The Call to Connection

Earlier this month, the United States Surgeon General called for immediate action to address a public health epidemic. The problem Dr. Vivek Murthy named was not a new virus like COVID-19, nor was it a medical condition like cancer. It was a social condition with devastating consequences on the country’s mental, physical, and emotional life. The national emergency he named was loneliness.

Currently, one out of every two Americans is afflicted with it. And the health implications are sobering. Social disconnection raises the risk of heart disease and stroke by roughly 30%, and places one at a 50% greater risk for dementia. Its negative impact on the human body is comparable to smoking 15 cigarettes a day. It puts one at greater risk for depression and suicide, and harms communities. A sense of isolation has been associated with reduced work productivity, poorer school performance, and diminished civic engagement.

Back in 2000, Robert Putnam published a book warning of such a crisis: Bowling Alone: The Collapse and Revival of American Community. Putnam argued that social interaction had declined significantly in the United States since the 1950s. He cited bowling as one example. While the number of people who bowl increased from the 1950s to the year 2000, the percentage of people who bowled in leagues decreased. People were doing the same thing but increasingly doing it in isolation from one another.

Then the pandemic came and supercharged this sense of disconnection. Months of home quarantine left us not simply bowling alone but doing nearly everything alone.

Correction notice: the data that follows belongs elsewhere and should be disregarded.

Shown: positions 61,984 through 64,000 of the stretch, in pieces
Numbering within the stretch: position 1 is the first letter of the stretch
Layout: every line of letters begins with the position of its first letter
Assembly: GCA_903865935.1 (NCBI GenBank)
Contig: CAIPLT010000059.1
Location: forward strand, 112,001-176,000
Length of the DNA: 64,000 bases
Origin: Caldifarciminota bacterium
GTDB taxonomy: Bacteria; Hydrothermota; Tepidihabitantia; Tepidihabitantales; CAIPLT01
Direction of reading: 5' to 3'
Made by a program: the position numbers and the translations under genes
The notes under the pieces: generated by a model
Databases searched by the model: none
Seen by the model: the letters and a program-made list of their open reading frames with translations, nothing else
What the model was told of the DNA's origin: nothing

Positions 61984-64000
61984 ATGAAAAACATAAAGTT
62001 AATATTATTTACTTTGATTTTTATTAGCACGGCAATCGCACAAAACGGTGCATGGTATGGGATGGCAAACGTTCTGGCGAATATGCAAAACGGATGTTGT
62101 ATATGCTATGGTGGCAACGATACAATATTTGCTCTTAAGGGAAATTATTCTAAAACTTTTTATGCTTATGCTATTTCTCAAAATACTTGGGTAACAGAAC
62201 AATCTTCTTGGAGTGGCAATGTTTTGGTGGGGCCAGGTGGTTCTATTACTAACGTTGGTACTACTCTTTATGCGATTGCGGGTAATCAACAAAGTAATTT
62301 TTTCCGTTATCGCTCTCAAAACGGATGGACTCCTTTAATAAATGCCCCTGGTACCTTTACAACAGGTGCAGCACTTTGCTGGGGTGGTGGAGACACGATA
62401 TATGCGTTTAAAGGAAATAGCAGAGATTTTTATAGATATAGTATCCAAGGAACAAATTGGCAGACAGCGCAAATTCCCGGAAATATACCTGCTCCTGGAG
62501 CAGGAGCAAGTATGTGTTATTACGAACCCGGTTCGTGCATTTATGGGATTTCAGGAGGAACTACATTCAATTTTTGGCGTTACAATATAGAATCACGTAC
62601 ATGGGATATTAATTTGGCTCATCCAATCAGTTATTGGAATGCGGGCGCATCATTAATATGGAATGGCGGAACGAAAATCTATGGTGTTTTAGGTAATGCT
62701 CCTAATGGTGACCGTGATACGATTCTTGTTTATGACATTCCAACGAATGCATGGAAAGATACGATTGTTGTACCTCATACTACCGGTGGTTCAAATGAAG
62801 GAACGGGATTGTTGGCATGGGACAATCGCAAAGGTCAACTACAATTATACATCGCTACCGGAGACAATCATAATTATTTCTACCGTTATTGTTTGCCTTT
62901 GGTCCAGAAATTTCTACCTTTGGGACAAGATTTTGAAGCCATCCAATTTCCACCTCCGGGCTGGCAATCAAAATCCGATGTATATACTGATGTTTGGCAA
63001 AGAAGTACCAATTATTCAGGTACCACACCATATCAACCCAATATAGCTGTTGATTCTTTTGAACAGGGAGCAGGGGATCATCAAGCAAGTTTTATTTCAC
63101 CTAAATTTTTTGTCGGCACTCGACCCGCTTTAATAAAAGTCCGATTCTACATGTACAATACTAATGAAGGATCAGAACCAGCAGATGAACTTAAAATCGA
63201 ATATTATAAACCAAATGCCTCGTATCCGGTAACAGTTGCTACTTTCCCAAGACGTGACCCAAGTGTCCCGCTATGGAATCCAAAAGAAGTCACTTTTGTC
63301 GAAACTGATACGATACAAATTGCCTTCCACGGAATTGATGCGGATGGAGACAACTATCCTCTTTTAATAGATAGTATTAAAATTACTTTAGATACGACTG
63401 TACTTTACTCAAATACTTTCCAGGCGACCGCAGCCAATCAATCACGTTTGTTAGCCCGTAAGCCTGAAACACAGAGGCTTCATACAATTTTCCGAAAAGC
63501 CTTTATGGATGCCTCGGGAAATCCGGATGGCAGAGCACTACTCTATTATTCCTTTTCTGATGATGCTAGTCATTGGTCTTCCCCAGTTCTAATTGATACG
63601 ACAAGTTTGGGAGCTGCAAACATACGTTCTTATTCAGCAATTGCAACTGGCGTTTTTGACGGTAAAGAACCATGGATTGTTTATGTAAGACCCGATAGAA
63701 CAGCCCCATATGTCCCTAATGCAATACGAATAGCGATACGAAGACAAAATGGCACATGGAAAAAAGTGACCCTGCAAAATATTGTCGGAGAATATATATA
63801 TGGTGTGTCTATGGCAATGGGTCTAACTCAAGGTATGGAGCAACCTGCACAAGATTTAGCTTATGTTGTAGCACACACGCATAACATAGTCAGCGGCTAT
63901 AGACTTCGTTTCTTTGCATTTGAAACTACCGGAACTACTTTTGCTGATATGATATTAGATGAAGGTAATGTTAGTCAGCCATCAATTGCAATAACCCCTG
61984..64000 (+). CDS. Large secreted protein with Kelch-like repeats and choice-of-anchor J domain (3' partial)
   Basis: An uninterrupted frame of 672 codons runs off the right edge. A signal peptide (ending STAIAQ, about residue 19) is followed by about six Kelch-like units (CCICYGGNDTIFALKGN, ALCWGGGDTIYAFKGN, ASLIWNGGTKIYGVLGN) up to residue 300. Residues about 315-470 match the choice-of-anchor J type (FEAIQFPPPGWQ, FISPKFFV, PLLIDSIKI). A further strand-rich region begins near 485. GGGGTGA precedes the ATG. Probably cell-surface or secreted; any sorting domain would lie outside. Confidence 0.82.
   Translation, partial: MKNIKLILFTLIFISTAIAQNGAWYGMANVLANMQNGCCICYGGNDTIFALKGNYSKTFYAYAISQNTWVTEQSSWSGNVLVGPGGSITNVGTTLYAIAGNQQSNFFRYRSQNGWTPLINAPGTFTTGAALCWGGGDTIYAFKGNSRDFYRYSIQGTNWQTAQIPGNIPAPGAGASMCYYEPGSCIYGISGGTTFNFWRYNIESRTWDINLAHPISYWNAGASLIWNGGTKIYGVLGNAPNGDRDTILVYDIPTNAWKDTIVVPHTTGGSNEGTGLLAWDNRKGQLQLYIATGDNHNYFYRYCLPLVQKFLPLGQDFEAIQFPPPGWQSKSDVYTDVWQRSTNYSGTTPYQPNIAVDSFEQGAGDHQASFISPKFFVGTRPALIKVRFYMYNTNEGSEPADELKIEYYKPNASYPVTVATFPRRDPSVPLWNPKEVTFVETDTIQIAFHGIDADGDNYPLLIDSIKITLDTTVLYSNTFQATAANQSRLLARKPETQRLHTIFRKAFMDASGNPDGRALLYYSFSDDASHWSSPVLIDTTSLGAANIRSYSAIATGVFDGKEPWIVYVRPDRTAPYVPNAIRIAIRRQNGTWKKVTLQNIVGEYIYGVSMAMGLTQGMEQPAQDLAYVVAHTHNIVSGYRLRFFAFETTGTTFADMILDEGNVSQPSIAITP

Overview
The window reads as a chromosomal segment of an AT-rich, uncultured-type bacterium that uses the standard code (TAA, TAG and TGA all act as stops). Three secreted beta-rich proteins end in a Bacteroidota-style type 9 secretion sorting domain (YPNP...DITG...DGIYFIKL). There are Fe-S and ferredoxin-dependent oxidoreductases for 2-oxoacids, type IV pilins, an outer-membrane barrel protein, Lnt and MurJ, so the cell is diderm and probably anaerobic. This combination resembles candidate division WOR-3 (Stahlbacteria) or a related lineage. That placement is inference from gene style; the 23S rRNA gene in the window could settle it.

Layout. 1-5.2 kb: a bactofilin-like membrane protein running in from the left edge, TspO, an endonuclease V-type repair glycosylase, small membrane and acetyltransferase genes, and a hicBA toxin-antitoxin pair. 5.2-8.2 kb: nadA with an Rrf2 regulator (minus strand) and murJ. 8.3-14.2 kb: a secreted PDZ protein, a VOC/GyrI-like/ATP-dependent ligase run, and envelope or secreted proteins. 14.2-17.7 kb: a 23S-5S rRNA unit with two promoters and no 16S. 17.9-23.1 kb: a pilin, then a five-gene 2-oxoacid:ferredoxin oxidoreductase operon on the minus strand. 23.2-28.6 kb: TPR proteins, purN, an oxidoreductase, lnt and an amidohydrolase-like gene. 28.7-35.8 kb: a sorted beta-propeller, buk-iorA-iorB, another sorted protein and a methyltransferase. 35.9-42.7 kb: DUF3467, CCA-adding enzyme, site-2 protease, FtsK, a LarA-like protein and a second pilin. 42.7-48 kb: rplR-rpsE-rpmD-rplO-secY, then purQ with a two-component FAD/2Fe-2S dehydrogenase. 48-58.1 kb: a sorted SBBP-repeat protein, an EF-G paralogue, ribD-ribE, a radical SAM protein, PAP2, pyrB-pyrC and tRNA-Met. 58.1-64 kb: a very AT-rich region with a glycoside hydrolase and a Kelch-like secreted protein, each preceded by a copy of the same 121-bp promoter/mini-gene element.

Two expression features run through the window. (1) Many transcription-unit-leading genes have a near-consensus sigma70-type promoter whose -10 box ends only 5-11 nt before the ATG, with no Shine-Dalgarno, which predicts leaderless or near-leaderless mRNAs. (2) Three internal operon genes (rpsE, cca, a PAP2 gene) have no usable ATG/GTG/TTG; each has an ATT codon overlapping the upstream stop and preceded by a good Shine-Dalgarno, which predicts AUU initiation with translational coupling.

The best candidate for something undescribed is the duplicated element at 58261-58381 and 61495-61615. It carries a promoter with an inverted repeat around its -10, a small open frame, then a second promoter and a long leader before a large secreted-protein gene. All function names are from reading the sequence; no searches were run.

What is to be done about the crisis? How do you address a national epidemic of isolation? One obvious solution is to provide opportunities for meaningful social connection in the midst of a lonely nation. The surgeon general puts its proposed solution like this: “We must strengthen social infrastructure – the programs, policies, and structures that aid the development of healthy relationships that bring people together.”

As a pastor, I can’t help but say to myself that’s the church! Every week, at least one miraculous opportunity for social connection occurs in sanctuaries nationwide. People sit together in one physical space or join that space virtually through live streaming technology. They sing together. They eat together. They greet one another and share stories. And not only do they connect with others gathered alongside them in worship, but they are also reminded – through the words and rituals – that they are connected to the Creator, Redeemer, and Sustainer of all things. They hear of the rich communion they have with God the loving Parent through Jesus Christ the Lord by the power of the Holy Spirit. They recall the communion of saints and how they are part of a great cloud of witnesses that spreads across time. They know solidarity by joining with others in a commitment to service, justice, and prayer. And then they walk out the sanctuary doors to have coffee together while the children play on the lawn.

Every week, a time-tested means of addressing the loneliness crisis is right there for the taking. May people find at Knox – and in faith communities all over the world – at least one place to know they are not alone.

~Pastor Matt